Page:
Hi everyone,
Before judging a man and the ministry Jesus has entrusted to him, let him speak for himself. Pleas listen to this past Sunday's Sermon (9.25.2006) at MarsHillChurch.org or via their podcast on iTunes. The message is titled "A Pastor's Love" and he includes an indirect response to much of the criticisms he has heard lately regarding the salon.com article. Please listen and give this man the courtesy of speaking for himself.
While none of our pastors is Jesus, we recognize that Jesus was and is criticized constantly; but we urge those critics to let Jesus speak for himself through revelation, the Spirit, the Word, etc. Let's offer this same respect to this pastor and others that are criticized or attacked.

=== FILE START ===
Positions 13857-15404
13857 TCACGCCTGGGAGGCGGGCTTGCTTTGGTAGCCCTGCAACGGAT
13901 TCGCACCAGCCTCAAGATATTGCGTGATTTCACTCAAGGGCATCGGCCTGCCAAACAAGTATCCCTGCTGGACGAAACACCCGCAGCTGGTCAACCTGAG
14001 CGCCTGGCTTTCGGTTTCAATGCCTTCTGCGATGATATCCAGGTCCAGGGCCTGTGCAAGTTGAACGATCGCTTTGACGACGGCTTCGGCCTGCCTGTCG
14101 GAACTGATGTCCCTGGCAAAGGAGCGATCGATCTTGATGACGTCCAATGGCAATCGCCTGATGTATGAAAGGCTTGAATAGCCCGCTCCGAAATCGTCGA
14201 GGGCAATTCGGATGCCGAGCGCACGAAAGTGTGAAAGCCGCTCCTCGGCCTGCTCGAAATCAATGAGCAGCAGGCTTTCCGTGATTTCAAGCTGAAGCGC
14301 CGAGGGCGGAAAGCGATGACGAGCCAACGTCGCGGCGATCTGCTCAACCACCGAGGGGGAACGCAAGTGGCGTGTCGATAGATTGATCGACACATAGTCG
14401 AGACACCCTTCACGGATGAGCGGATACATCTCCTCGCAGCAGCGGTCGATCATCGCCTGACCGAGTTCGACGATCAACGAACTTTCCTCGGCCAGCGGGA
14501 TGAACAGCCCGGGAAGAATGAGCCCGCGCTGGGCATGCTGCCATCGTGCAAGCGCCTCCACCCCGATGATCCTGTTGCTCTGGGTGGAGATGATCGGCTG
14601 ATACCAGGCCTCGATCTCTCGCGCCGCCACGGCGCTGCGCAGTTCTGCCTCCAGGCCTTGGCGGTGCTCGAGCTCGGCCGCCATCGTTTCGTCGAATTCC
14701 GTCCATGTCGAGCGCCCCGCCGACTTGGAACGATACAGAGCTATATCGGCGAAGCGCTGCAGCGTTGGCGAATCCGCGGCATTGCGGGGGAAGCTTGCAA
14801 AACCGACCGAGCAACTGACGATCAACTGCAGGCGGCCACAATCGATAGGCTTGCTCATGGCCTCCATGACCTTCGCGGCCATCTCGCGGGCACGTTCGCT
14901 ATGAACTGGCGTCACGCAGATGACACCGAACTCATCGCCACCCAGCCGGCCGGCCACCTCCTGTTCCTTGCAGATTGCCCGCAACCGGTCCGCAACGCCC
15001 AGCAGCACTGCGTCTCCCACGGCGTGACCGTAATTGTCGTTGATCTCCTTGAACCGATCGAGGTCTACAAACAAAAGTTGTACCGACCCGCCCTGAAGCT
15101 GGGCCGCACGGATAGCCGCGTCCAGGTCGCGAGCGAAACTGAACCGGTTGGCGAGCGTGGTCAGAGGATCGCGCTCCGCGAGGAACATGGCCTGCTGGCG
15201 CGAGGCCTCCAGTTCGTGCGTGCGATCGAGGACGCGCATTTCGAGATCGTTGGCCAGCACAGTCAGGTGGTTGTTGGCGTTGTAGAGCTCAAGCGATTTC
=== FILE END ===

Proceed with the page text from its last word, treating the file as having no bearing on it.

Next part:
Anika Smith

I guess I would say that I think some women were created to teach, and that while I appreciate Driscoll's work, I am wary of the sort of pressure I have observed to have men choosing wives. And I have had friends who have been effectively excommunicated by Driscoll for questioning his authority. I would never say Salon has the right idea, and it gladdens my heart as a lonely evangelical in Seattle to see Mars Hill's numbers increase.

Jason Taylor

By the way Roger, yes there are things a woman can't or shouldn't do.

A woman shouldn't be prideful, lustful, angry, avaricious, envious, slothful, or gluttonous.

A woman can't travel backwards in time, teleport to other planets, or turn herself into a rabbit.

Therefore there are things a woman can't or shouldn't do.
Not quite what you met of course, but I thought it amusing.